How to know my AD installation proper

We all know how to install ActiveDirectory.Installation some times only few clicks to finish,but how will know AD installation is proper.

Once the installations compleate check Default shares are working

c:\>net share
NETLOGON
SYSVOL

In services.msc unique services for Active directory Key Distribution Center (KDC) will be running

What is KDC?
_____________
The Key Distribution Center (KDC) is implemented as a domain service. It uses the Active Directory as its account database and the Global Catalog for directing referrals to KDCs in other domains.

As in other implementations of the Kerberos protocol, the KDC is a single process that provides two services:

* Authentication Service (AS)

This service issues ticket-granting tickets (TGTs) for connection to the ticket-granting service in its own domain or in any trusted domain. Before a client can ask for a ticket to another computer, it must request a TGT from the authentication service in the client’s account domain. The authentication service returns a TGT for the ticket-granting service in the target computer’s domain. The TGT can be reused until it expires, but the first access to any domain’s ticket-granting service always requires a trip to the authentication service in the client’s account domain.

* Ticket-Granting Service (TGS)

This service issues tickets for connection to computers in its own domain. When clients want access to a computer, they contact the ticket-granting service in the target computer’s domain, present a TGT, and ask for a ticket to the computer. The ticket can be reused until it expires, but the first access to any computer always requires a trip to the ticket-granting service in the target computer’s account domain.

The KDC for a domain is located on a domain controller, as is the Active Directory for the domain. Both services are started automatically by the domain controller’s Local Security Authority (LSA) and run as part of the LSA’s process. Neither service can be stopped. If the KDC is unavailable to network clients, then the Active Directory is also unavailable—and the domain controller is no longer controlling the domain. The system ensures availability of these and other domain services by allowing each domain to have several domain controllers, all peers. Any domain controller can accept authentication requests and ticket-granting requests addressed to the domain’s KDC.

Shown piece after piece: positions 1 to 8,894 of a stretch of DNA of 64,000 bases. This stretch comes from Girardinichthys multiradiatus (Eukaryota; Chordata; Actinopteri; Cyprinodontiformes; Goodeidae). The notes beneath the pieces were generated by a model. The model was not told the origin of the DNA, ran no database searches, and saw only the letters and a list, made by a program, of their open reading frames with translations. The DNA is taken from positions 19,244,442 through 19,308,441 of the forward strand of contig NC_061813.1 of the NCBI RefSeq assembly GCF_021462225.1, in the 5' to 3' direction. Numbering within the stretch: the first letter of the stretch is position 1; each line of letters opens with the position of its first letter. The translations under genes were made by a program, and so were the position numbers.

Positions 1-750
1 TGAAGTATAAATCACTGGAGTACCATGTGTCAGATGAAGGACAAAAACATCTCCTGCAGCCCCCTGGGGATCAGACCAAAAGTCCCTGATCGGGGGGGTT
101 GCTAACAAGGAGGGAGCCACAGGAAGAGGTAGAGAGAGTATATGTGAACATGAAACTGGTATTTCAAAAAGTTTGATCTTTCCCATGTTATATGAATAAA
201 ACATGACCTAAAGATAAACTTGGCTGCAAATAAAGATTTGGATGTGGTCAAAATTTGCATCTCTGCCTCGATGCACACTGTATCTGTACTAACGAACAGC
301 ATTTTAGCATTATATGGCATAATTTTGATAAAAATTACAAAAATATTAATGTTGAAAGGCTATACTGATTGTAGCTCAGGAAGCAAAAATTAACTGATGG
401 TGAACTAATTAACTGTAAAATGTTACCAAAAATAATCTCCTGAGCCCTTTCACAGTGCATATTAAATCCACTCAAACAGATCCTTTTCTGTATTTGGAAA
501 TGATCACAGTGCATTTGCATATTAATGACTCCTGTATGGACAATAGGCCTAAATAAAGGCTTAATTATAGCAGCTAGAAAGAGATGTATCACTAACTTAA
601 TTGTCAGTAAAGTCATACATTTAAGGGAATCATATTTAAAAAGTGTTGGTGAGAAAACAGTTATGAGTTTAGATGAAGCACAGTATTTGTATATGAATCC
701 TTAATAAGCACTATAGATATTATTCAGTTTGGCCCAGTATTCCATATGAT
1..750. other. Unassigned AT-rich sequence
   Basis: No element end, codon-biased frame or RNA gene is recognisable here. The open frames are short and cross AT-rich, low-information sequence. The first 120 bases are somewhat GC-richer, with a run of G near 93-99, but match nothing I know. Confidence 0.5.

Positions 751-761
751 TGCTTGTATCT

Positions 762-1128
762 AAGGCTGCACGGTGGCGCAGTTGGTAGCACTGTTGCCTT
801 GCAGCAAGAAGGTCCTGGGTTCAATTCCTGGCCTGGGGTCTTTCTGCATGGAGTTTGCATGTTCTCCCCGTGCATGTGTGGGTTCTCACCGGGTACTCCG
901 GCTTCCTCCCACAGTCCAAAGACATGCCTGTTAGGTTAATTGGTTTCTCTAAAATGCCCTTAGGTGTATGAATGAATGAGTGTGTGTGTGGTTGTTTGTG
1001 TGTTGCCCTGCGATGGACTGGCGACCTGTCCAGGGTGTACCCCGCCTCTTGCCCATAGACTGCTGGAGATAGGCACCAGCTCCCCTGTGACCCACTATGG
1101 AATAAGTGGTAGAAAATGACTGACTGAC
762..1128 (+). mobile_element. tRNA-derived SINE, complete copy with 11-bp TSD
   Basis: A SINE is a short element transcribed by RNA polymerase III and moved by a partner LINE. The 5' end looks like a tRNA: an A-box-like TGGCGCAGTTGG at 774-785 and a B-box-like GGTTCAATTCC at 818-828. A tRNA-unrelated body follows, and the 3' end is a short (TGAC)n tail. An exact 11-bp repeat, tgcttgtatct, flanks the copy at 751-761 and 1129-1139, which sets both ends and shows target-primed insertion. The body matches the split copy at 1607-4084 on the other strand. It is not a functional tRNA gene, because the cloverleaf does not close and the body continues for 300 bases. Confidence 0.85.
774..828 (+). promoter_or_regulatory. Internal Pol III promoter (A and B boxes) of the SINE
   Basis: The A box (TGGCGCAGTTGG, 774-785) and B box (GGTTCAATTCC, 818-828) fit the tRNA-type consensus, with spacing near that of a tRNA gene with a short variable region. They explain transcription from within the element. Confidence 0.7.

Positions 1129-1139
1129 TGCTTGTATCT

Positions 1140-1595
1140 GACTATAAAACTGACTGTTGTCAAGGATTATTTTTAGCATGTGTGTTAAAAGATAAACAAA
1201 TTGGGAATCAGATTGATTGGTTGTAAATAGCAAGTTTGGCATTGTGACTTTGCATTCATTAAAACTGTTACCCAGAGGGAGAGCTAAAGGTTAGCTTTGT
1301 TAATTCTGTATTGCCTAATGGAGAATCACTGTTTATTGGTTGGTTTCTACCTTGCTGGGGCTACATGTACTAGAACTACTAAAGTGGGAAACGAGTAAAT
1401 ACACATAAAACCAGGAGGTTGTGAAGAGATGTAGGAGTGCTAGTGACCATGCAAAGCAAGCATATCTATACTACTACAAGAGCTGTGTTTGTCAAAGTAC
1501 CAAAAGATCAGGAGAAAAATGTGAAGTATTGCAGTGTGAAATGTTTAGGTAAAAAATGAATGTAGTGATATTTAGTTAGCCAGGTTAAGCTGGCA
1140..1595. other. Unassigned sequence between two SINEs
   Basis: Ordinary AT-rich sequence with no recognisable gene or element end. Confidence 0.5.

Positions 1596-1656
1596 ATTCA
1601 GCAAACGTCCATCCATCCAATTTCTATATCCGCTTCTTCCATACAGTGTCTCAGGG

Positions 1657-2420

The security principal name used by the KDC in any domain is “krbtgt”. An account for this security principal is created automatically when a new domain is created. The account cannot be deleted, nor can the name be changed. A password is assigned to the account automatically and is changed on a regular schedule, as are the passwords assigned to domain trust accounts. The password for the KDC’s account is used to derive a cryptographic key for encrypting and decrypting the TGTs that it issues. The password for a domain trust account is used to derive an inter-realm key for encrypting referral tickets.

All instances of the KDC within a domain use the domain account for the security principal “krbtgt”. Clients address messages to a domain’s KDC by including both the service’s principal name, “krbtgt”, and the name of the domain. Both items of information are also used in tickets to identify the issuing authority. For information about name forms and addressing conventions.

Check c:\windows\sysvol have these folders created
Domain,Staging,Staging Areas,Sysvol

Under Forward lookup zone in DNS has SRV Resource Records

_msdcs
_ Service ._ Protocol . DcType ._msdcs. DnsDomainName

SRV Records Registered by Net Logon

_ldap
_ldap._tcp. DnsDomainName
_ldap._tcp. SiteName ._sites. DnsDomainName

_gc
_ gc._tcp. SiteName ._sites. DnsForestName

_kerberos
_kerberos._udp. DnsDomainName and _kerberos._tcp. DnsDomainName

DNSDomainName

Note:The SRV record is used to map the name of a service (in this case, the LDAP service) to the name of a server that offers that service. Windows is using LDAP resource record locates a domain controller.

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Posted on April 12, 2011, in Uncategorized, Windows. Bookmark the permalink. Leave a comment.

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